An overview of owning vs. renting
The decision to rent or buy the place you live in is a significant decision that must be taken seriously. It not only affects the amount of money you would be left with after every end of the month, but it also affects your lifestyle and how much money you save over the years.
We see people buying homes every day while there is an option of renting. To them, owning a home provides them with a place to put down roots, and it is also a significant investment. On the other hand, other people choose to rent because of the flexibility and minimal responsibility that comes with it.
Of these two options, owning a home is usually the most preferred because it favors many people, from mortgage lenders to realtors and home improvement stores. And not to mention the hype associated with owning a home. However, owning is not collectively better than renting, nor is renting easier than owning. You must consider the pros and cons of each option to know which one suits your needs.
When it comes to renting, you can easily move each time your lease ends. You can also move out unexpectedly if the landlord decides to sell the house, increase the rent to an amount you cannot afford, or turn the apartment into condominiums.
The most common myth associated with renting is that the tenant “throw away money” every month. This is not true. For starters, you need a roof on your head, and that always costs money. Secondly, although you are not building equity with your monthly rent payments, neither will you build equity with the significant amount you will put into owning a house.
When you rent, you precisely know how much you will be spending on housing every month. When you own, your monthly payments may vary. You can pay your mortgage and usual bills for one month and an additional amount for a new roof next month. But when it comes to renting, you don’t pay for roof replacement because that is the landlord’s responsibility. Your monthly, home-related expenses like renter’s insurance are usually more predictable.
However, as a renter, your rent can be unpredictable. It can increase particularly when your lease is approaching renewal unless you live in a city that has rent control, and the apartment you live in is covered by it.
Although homeownership is usually perceived as a way to accumulate wealth, your home can lose value, in fact, a lot of value. The neighborhood you bought your house in could decline. Too many residential houses could be constructed hence lowering the prices. All these factors can reduce your home value.
Another bit of vague wisdom is that a mortgage can help you get the tax deduction. Although it’s true, a home mortgage interest deduction can reduce your mortgage interest expenses early in your loan term as long as you itemize it. But tax deductions cannot be a reason to buy a house. Of course, when you rent, you don’t get mortgage deductions, but you can take the standard deduction which is available to all taxpayers.
If you like using your evenings and weekends as you please, work long hours, or travel most of the time, then homeownership may not be your thing. That’s because of the commitment that comes with it. There are often projects around the house that needs your time, from looking for a plumber to repair your leaking pipe to repainting the living room. If you are lucky to reside in a neighborhood with a Homeowners association, then they may handle all these tasks on your behalf but at an extra cost. But if you rent, your landlord will handle all the repairs and maintenance.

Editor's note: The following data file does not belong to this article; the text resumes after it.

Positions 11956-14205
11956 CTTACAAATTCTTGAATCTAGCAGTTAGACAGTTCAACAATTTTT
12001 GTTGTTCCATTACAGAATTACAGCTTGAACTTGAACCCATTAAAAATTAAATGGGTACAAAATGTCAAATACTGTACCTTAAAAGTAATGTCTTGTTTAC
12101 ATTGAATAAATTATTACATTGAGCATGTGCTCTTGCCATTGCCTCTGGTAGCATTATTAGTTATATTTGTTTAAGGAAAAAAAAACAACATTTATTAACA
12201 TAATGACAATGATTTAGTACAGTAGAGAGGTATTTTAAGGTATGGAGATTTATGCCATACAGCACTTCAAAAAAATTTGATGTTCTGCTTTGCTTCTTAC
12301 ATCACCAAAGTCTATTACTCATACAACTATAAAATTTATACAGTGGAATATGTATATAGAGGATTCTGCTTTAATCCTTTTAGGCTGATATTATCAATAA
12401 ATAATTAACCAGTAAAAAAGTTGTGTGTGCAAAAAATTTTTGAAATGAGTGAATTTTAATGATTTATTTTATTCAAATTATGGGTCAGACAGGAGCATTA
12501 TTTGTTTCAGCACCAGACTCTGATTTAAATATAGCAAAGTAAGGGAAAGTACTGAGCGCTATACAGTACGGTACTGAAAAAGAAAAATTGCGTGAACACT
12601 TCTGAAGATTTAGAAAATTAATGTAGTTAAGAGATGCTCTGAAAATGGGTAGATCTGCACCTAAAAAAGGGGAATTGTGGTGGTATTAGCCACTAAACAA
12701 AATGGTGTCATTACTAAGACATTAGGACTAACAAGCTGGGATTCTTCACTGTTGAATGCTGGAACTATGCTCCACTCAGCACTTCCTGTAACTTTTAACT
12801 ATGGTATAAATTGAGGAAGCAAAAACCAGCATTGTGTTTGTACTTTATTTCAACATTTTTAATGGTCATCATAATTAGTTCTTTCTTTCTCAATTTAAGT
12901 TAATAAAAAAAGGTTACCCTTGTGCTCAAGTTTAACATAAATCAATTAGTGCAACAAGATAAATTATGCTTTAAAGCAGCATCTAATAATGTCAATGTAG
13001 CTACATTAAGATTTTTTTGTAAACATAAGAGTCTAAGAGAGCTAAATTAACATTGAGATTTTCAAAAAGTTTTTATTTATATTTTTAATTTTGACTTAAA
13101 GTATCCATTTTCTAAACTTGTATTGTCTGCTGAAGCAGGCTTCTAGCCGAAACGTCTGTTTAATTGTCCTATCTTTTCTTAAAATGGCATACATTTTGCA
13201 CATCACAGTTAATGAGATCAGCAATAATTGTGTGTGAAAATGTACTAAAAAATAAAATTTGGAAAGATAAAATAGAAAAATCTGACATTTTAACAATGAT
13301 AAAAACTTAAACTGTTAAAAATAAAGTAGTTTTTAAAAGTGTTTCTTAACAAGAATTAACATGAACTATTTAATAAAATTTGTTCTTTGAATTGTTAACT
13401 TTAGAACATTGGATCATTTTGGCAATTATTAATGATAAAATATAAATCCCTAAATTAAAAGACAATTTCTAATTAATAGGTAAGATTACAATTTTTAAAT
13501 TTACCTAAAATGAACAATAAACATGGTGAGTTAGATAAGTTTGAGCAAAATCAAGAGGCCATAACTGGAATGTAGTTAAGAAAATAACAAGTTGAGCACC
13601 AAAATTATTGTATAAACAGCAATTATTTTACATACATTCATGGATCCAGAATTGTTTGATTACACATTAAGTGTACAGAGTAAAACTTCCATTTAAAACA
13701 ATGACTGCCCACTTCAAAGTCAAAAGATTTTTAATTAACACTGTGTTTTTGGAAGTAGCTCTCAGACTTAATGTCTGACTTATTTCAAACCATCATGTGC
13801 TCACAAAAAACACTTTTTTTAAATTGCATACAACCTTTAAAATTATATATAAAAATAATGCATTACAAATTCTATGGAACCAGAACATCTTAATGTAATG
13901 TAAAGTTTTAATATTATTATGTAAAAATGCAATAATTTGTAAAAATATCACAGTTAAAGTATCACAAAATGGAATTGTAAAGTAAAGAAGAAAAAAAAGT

Homeownership offers many intangible benefits such as belonging to a community, a sense of stability, pride of ownership, etc. However, this option is not suitable for restless people and those who are always on the go. Real estate is not a liquid asset. When you want to sell the house, you may not be able to, especially if the housing market is low. Even if it is high, there are substantial transaction costs that you must factor in when you want to sell your home. Additionally, the decision to change where you want to live is more expensive when you own.
The total cost of ownership is typically higher than the total cost of renting, even if the mortgage payment is equal to the monthly cost of renting.
Some of the expenses you will be spending money on when it comes to owning a home include:
- Property taxes
- Homeowners insurance
- Water and sewer service
- Trash pickup
- Pest control
- Repairs and maintenance
- Pool cleaning if you have a pool
One of the most considerable expenses is mortgage interest, which can take a significant percent of your paycheck. Again, renovation projects may not always increase your home value by more than what you spend on them. According to Remodeling Magazine, you will get back 66 cents for every dollar you spend on a home improvement project.
Once you have added all these costs, you will find that financially, you are better off renting.
Special factors to put into considerations
Choosing the best option suitable for you is not just based on money. It’s about your preferences in life and comfort. Learn to ignore people who tell you that it is better to own than rent or that renting is throwing your money. Housing markets and life circumstances are very varied, so to each his own.
Notwithstanding the added expenses and additional costs associated worth owning a home, many people are still likely to choose it instead of renting. Homeownership provides a permanent place to raise a family. It also offers the only way to create the kind of residence you want. At the end of the day, the decision to rent or own is not just financial; it’s emotional as well.